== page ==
Chase Thompson Co-Host of Note MBA podcast San Antonio, Texas “ Many people are used to a Bank of America or Wells or Chase who just drag their feet on

foreclosure because they have thousands of them. They aren’t used to someone who is saying ‘you’re one my foreclosure this month.’ ”

Continued Next Page

SOURCE: RealtyTrac



February 2016

The second position loans that Silver purchases are more deeply discounted because they are subordinate to the first position loan and therefore more likely to never yield a return. But because of the discount, the second loans that do yield a return often yield a very high return, according to Silver. “When you are dealing with seconds, it is high risk and high reward,” said Silver, adding that the truest test of the quality of a second position loan is whether the first position loan is current or not. “You are either going to get a home run or a strike out.” Silver’s primary strategy with the second position loans is to negotiate a modified, lower payment with the borrower so that the borrower starts paying again and Silver can collect the monthly cash flow from that performing loan. To accomplish that strategy, however, his first step upon buying the loanmay seemcounterintuitive: starting the foreclosure process to get the borrower’s attention so that they will talk to him. “Because a lot of these borrowers have not been paying for years and years … I figure the best way is to get their attention with the demand letter and start the foreclosure

someone who is saying ‘you’re one my foreclosure this month.’” Thompson jumped into the world of NPLs in 2014 after he was laid off from his day job as a mortgage banker. “I had gotten involved in real estate investing while I was working, and the world of notes was the least populated,” he said, explaining his real estate investing strategy was to “go where there is less fish.” Less competition fromother investors translates into bigger discounts compared to other real estate investing strategies such as buying properties at foreclosure auction, according to Thompson. “Inherently you tend to buy at a decreased discount because you’ve had (fewer) hands touch it by the time you get it. When you buy at a foreclosure auction, there are other things that would have happened along the way that would have decreased the spread,” he said, noting that he sources loans directly from banks and hedge funds rather than going through third-party brokers. “If you are buying just off a website then you are probably going to lose a little bit of money. But you are also taking on less risk.”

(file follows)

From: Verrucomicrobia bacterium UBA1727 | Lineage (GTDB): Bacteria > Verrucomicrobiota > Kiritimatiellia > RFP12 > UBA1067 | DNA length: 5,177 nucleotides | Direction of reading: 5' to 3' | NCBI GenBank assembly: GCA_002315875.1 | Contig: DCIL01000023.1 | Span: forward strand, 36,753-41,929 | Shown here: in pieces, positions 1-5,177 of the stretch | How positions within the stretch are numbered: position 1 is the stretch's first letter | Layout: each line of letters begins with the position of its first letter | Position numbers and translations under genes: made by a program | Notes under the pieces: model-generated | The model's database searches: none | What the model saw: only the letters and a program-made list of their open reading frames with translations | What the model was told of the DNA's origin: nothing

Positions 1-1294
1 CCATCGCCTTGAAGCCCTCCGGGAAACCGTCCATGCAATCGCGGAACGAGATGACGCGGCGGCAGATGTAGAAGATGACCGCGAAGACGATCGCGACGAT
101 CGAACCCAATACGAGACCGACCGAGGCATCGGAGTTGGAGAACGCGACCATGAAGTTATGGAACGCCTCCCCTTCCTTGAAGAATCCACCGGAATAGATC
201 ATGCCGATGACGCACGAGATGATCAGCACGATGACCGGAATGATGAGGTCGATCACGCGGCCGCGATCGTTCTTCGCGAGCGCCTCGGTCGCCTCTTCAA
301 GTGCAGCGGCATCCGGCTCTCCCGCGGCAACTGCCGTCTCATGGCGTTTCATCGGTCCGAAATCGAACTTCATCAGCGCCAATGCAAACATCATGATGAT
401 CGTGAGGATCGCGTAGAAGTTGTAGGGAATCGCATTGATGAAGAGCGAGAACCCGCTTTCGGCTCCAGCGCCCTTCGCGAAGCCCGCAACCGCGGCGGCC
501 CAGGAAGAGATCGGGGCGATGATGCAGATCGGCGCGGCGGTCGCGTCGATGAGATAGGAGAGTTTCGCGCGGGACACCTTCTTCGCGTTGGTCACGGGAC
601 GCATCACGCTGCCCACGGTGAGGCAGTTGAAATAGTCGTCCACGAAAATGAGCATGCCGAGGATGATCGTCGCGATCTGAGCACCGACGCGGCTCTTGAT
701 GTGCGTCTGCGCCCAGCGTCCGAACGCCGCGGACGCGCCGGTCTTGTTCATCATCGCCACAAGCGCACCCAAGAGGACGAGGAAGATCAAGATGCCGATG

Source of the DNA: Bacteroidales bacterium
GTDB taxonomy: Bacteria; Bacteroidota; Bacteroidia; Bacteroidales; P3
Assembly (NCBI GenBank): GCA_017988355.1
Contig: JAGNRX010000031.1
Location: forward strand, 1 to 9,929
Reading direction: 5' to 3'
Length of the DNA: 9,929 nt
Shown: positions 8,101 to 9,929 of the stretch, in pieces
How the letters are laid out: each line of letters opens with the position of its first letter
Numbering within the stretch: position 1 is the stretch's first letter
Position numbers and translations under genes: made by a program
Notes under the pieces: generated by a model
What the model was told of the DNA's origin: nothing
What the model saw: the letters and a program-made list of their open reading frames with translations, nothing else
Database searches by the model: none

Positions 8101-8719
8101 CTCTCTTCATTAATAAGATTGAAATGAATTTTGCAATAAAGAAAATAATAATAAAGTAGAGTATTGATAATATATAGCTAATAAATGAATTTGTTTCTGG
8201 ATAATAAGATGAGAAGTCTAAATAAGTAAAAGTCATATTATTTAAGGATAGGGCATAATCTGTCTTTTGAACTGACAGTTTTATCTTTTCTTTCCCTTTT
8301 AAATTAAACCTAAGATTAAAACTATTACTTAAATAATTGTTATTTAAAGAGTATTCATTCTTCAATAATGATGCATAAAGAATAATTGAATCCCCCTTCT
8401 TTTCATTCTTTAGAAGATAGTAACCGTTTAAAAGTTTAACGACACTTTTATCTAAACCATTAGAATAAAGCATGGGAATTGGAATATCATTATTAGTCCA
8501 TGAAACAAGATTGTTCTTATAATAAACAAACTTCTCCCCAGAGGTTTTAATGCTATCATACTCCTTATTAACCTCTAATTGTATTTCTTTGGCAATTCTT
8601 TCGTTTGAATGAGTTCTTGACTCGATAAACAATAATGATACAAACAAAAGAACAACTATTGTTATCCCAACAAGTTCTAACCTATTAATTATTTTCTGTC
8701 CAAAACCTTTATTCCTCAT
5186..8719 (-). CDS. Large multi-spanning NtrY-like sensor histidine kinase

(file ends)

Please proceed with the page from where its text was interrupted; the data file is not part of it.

Phillip Silver NPL Buyer Orange County, California

“ Because a lot of these borrowers have not been paying for years and years … I figure the best way is to get their attention with the demand letter and start the foreclosure process. Our ultimate goal is to work something out, but the toughest thing is to get the borrower to contact you to work something out. ”

High Risk, High Reward Second Loans

process,” he said. “Our ultimate goal is to work something out, but the toughest thing is to get the borrower to contact you to work something out. Our intent is not to foreclose; our intent is to get the borrower to call us. … We go down that path to get their attention.” Silver said sometimes the borrower will hold out until the last minute before agreeing to a loan modification. “Sometimes they’ll wait until the day before the foreclosure sale to work something out,” he said, noting that is usually too late to stop the actual foreclosure sale. “Typically you’ll still go through with the foreclosure process and then try to work something out after foreclosure and possibly unwind the foreclosure depending on the state.”

Phillip Silver buys non-performing loans from a third-party broker website, but he buys second position loans, which are inherently more risky and therefore come with a bigger built- in discount. Silver said he started buying NPLs three years ago after he was priced out of buying residential properties in Southern California, where he lives. He said that properties in the “Inland Empire’s” Riverside County that he previously was able to purchase for $100,000 had risen to the $150,000 price point. “The yields on it just weren’t making sense to me, at the price point,” said Silver, whose day job is in commercial real estate. “With $150,000 you can buy 10 to 15 second notes, and those are going to be all over the country.”

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February 2016

Foreclosure Process Matters

Hill said she and her husband purchased residential rental properties for 16 years before starting their note-buying business, Lotus Investments, about two years ago. “That has given us cash flow, but we’re still dealing with the dishwasher not working, fixing the toilet, a Hot Wheels car stuck in the toilet,” she said of the rental property business. “I wanted to create cash flow and did not want the responsibility of dealing with tenants.” When sourcing properties to buy, Hill said she employed the “driving for dollars” strategy of driving through neighborhoods looking for properties with signs of distress that may sell at a discount. Now she employs the strategy of “dialing for dollars” to source distressed loans that can be purchased at a discount. “Most of my day now is spent contacting banks, contacting hedge funds, sourcing Dialing for Dollars